Chip Zien

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Chip Zien
Born (1947-03-20) March 20, 1947 (age 67)
Milwaukee, Wisconsin, U.S.
Nationality American
Occupation Actor

Jerome Herbert "Chip" Zien (born March 20, 1947) is an American actor. He is best known for playing the lead role of the Baker in the original Broadway production of Into the Woods by Stephen Sondheim. Later he played the role of Buzz Richards in the City Center Encores! production of Applause, Thénardier in the Broadway production of Les Misérables and Mark Rothenberg in the film United 93. He is also known for providing the voice of Howard in the film Howard the Duck.

Early life[edit]

Zien was born in Milwaukee, Wisconsin and graduated from Whitefish Bay High School and later from the University of Pennsylvania. There, he was the President of The Mask and Wig Club, the nation's oldest all-male collegiate musical comedy troupe.

Career[edit]

Young Zien started in local theatrical productions. One of his early roles was as a child in a production of "South Pacific" at the Melody Top summer outdoor theatre in Milwaukee.[1]

Zien's first major role was as Marvin in William Finn's first musical, In Trousers. In its sequels, March of the Falsettos and Falsettoland, this role was played by Michael Rupert, while Zien played Mendel, a role he reprised when these two one-act musicals were joined together and played Broadway as Falsettos. Several years later, Zien was featured in another Finn musical when he played a bizarre children's show host called Mr. Bungee in A New Brain. He also famously originated the role of the Baker in Into the Woods in 1986. Zien also starred on Broadway in Grand Hotel (as Otto Kringelein), The Boys from Syracuse (as Dromio of Ephesus), The Suicide (as Victor Victorovich), and Ride the Winds (as Inari). He provided the voice of the title character in Marvel Comics' Howard the Duck.

In 1973, Zien made his television debut on an episode of Love, American Style. More guest roles in television followed, and in the early 1980s, he began a stream of regular TV roles. In 1981, he appeared on Ryan's Hope as Daniel Thorne, the producer of the fictional Proud and the Passionate soap opera on the series in which major character Kimberly Harris (Kelli Maroney) was starring on. Later that year, he began a two-year run in the freshman NBC sitcom Love, Sidney as Jason Stoller, the young, hot-shot ad agency director who was Sidney Shorr's (Tony Randall) boss. Immediately after Love, Sidney's cancellation, Zien was cast in a similar role on the ABC sitcom Reggie, an American adaptation of the British series The Fall and Rise of Reginald Perrin. He played C.J. Wilcox, the overbearing young boss of Richard Mulligan's Reggie Potter. The series aired as a summer replacement during August and September of 1983, but was not renewed by ABC after the tryout run. Zien later starred on the short-lived CBS drama Shell Game in 1987.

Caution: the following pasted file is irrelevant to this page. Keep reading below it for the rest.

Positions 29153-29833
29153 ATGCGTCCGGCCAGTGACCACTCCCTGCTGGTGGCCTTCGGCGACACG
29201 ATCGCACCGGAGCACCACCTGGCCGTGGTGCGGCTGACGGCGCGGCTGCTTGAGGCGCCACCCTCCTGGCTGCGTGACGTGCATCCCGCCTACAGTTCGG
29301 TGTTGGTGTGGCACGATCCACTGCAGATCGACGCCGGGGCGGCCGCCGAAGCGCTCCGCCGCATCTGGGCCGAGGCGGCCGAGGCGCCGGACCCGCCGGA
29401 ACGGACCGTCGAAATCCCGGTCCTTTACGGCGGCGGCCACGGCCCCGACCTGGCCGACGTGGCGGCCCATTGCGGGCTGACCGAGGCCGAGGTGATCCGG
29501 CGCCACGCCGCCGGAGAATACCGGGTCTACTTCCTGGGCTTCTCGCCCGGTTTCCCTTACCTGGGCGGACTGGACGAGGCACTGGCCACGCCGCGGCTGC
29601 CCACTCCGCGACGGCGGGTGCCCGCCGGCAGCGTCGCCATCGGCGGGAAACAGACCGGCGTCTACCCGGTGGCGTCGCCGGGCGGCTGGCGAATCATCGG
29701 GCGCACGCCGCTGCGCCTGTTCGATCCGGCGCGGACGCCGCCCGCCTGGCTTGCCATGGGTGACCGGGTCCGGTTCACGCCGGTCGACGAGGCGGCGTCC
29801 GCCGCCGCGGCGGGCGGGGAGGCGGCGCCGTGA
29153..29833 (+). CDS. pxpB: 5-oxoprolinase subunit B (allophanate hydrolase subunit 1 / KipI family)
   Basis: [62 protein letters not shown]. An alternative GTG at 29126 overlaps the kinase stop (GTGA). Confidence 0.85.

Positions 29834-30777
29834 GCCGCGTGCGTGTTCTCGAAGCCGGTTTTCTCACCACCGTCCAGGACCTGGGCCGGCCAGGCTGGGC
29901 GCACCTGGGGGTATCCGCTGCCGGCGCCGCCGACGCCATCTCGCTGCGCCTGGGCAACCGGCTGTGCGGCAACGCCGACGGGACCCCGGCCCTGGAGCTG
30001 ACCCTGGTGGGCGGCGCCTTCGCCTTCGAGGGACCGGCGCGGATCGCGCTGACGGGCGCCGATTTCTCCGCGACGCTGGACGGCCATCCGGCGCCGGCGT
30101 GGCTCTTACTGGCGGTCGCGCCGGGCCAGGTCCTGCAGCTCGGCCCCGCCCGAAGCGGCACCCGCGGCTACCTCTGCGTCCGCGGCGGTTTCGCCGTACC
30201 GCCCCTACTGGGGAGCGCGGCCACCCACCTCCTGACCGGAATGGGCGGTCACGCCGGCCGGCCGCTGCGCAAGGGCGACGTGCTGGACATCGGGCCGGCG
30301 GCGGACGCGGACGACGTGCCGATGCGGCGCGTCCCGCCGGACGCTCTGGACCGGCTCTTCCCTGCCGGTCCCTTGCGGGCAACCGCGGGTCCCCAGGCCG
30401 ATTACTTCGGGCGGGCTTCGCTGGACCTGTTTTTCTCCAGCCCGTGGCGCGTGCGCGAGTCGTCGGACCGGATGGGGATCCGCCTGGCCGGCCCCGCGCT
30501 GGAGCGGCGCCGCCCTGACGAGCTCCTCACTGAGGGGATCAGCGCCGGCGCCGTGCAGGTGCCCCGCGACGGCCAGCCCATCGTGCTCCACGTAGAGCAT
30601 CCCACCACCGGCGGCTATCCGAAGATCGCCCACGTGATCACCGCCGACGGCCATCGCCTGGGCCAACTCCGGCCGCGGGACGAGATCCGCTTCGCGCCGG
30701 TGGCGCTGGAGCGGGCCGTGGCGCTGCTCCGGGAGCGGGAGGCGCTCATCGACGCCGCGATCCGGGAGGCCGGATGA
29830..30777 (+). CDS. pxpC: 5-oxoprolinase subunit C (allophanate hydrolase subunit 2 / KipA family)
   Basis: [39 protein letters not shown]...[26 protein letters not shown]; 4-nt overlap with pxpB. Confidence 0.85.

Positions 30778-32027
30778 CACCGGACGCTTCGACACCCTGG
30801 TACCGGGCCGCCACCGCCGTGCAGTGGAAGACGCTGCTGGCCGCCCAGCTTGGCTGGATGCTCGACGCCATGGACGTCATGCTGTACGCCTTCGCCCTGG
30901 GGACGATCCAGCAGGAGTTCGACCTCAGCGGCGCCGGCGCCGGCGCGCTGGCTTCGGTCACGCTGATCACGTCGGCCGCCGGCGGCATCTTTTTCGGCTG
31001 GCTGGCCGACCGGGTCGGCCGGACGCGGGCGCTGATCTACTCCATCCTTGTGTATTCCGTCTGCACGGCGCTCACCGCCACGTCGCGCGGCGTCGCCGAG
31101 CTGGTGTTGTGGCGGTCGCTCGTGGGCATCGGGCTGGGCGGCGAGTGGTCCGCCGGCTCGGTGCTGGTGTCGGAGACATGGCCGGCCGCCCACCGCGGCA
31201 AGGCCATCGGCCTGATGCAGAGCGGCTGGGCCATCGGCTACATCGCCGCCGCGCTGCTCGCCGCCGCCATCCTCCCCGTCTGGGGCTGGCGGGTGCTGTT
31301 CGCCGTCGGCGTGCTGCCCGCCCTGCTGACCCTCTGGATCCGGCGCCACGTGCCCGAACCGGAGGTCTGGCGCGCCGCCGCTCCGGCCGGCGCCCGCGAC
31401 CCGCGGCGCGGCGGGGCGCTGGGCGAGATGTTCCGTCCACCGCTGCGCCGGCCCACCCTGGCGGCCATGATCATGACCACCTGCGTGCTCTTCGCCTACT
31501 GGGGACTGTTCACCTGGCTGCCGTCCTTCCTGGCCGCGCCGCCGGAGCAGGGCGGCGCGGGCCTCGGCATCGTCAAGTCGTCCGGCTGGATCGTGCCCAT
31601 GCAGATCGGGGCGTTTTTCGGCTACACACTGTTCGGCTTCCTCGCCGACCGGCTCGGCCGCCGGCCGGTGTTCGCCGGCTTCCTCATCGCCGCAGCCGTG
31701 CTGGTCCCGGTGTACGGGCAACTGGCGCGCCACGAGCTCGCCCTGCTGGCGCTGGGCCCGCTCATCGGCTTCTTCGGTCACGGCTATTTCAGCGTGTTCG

In the 1990s, Zien was part of the ensemble on the CBS sitcom Almost Perfect (1995-96), playing neurotic screenwriter Gary Karp. Almost Perfect was cancelled shortly into its second season, but the series sustained its loyal following via reruns on USA Network not long after. Zien would return to regular roles in daytime drama, first on Guiding Light in early 1999, and by that summer, as newspaper reporter Donald Steele on All My Children, a role that lasted until 2001.

From 1999 to 2000, Zien had a recurring primetime guest role on CBS' Now and Again as Gerald Misenbach. He has appeared repeatedly as Attorney Cromwell on Law & Order.[2] During the 2002-03 season, Zien was the announcer on daytime's The Caroline Rhea Show, which was based out of New York (on the former Rosie O'Donnell Show set). In 2005, Zien played the part of Goran in Chitty Chitty Bang Bang on Broadway. In 2006, he appeared in the critically acclaimed film United 93 as Mark Rothenberg. He also played Dr. Marsh in the vampire comedy film Rosencrantz and Guildenstern are Undead.

From April 1 to June 19 2011, Zien appeared in the Roundabout Theatre Company's production of The People in the Picture, which played at Studio 54.[3]

Zien also appeared in a revival of Into the Woods at the Delacourt Theater in Central Park from August 9 to September 1 2012. He played the Mysterious Man, the father of the character he had originated in the original production 26 years prior.[4]

References[edit]

  1. ^ http://news.google.com/newspapers?nid=1499&dat=19811227&id=NiAiAAAAIBAJ&sjid=oX4EAAAAIBAJ&pg=1640,2077382/ "Chip Zien: A Happy Irony," Damien Jacques, The Milwaukee Journal, Sunday Dec. 27, 1981, Part 5, pages 1 and 2, accessed May 11, 2013
  2. ^ http://www.playbill.com/news/article/109278.html Playbill Interview with Chip Zien
  3. ^ http://www.playbillvault.com/Show/Detail/13727/The-People-in-the-Picture People in the Picture
  4. ^ http://www.lortel.org/lla_archive/index.cfm?search_by=show&id=5960

External links[edit]